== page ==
Auditing and Security
Auditing and Security,
you manage the security of your system. This is becoming an increasingly important aspect of system management. Some installations care very little about security because of well-known, limited groups of users who will access a system. Other installations, such as those connected to the Internet, may go to great pains to make their systems into
, with firewalls checking each and every
who attempts to access a system. I suggest that you take a close look at all the
of security, and
a trusted system, before you enable security. You'll want to review the "Managing System Security" section of the "Administering A System" chapter of the
Managing Systems and Workgroups
the 10.x manual
HP-UX System Administration Tasks Manual
. Although SAM makes creating and maintaining a trusted system easy, a lot of files are created for security management, which takes place under the umbrella of Auditing and Security. Among the modifications that will be made to your system, should you choose to convert to a trusted system, is the
file, which will be updated by SAM. In addition, passwords in the
file will be
with "*," and the encrypted passwords are moved to a password database. All users are also given audit ID
. Figure 11-20 shows the menu hierarchy of Auditing and Security.
Figure 11-20. Auditing and Security Menu Structure
One choice to observe in Figure 11-20 is an
menu choice to
Unconvert the System
. This means to reverse the trusted system environment. I have tried this on various systems and it seems to work fine, but you should have a good idea of what a trusted system can do for and to you before you make the conversion.
I hope that I have given you a reasonably good overview of Auditing and Security, because in order to investigate it yourself, you must first con-vert to a trusted system. Before you do,
read this section to get an idea of the functionality this will provide and then convert to a trusted system if you think there is adequate benefit.
Audited Events and Audited System Calls
you can select the particular events you wish to analyze and detect, which may cause security breaches. Under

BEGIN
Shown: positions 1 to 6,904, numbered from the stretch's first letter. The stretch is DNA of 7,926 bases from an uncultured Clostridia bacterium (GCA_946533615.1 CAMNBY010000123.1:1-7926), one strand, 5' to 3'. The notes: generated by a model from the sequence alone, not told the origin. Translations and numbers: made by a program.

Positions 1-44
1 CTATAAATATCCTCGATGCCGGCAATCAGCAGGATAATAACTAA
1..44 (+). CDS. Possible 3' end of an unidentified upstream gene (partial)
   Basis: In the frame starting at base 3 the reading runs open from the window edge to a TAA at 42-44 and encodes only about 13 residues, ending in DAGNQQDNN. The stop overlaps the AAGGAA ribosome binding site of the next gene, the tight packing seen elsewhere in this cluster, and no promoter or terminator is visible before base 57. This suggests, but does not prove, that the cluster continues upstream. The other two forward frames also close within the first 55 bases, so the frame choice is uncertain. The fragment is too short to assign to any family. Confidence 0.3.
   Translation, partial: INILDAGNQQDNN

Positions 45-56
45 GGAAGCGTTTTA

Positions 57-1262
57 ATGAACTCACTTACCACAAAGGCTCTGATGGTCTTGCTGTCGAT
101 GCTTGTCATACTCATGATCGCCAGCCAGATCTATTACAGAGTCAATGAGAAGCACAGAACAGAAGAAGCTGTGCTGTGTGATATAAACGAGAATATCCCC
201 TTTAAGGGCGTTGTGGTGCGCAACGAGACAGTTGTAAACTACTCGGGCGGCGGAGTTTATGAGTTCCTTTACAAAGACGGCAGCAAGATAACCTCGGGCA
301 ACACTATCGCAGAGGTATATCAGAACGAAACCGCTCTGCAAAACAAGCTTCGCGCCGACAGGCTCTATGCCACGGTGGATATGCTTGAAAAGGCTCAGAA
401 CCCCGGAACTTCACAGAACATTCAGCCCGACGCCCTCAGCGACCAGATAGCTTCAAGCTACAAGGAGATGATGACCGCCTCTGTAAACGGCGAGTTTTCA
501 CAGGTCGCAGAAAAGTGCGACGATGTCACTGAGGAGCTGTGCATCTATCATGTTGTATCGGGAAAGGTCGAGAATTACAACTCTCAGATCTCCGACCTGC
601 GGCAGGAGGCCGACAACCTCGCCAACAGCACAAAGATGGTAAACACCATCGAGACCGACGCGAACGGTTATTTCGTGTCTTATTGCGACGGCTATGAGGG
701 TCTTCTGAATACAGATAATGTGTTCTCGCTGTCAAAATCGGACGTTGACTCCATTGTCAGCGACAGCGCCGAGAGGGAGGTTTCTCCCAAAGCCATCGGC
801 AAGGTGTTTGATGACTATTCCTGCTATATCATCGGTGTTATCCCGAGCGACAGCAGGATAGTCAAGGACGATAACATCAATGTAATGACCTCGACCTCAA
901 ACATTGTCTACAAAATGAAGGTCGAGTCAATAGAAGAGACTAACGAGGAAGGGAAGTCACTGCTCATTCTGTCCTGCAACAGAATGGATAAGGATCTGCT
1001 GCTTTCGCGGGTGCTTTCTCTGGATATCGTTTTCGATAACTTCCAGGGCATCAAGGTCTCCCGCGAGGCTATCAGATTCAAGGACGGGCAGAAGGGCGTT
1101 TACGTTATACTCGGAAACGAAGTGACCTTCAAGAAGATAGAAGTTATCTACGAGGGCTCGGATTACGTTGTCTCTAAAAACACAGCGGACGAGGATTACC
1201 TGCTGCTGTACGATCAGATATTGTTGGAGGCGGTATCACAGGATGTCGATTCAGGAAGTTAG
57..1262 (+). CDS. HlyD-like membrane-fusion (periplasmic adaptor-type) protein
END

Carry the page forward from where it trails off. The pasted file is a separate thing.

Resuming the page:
Audited System Calls,
you can monitor system calls. This option is a function of the trusted system to which you must convert in order to perform auditing. You may have in mind particular events and system calls that are most
to your system's security that you wish to audit, and not bother with the balance. There are a number of events and system calls that you may wish to keep track of for security reasons.
Auditing these events gives you a detailed report of each event. The same is true of system calls. SAM uses the auditing commands of HP-UX, such as
, to perform auditing.
you can use the
auditing on and off for specific users. Since the audit log files, which you can also control and view through the
menu, grow large very quickly, you may want to select specific users to monitor to better understand the type of user audit information that is created.
This security feature is the ability to perform authentication based on user, password, session, or account. This
authentication framework is known as the Pluggable Authentication Module, or PAM. The PAM framework allows for authentication modules to be implemented without modifying any applications. Authentication is currently provided for CDE
, HP-UX standard commands, trusted systems, and DCE (the Distributed Computing Environment), as well as third-party modules.
System Security Policies
The most important part of HP-UX security is the policies you put in place. If, for instance, you choose to audit each and every system call, but don't impose any restrictions on user passwords, you are
opening up your system to any user. You would be much better off restricting users and not worrying so much about what they're doing. Being proactive is more important in security than being reactive.
Password Aging Policies
, when enabled, allows you to set:
Time between Password Changes
Password Expiration Time
Password Expiration Warning Time
Password Life Time
Expire All User Passwords Immediately
General User Account Policies
, when enabled, allows you to specify the time at which an account will become inactive and lock it. In addition, you can specify the number of
that are permitted.
Terminal Security Policies
allows you to set:
Number of unsuccessful Login Tries Allowed
Delay between Login Tries
Login Timeout Value in Seconds
Required Login upon Boot to Single-User State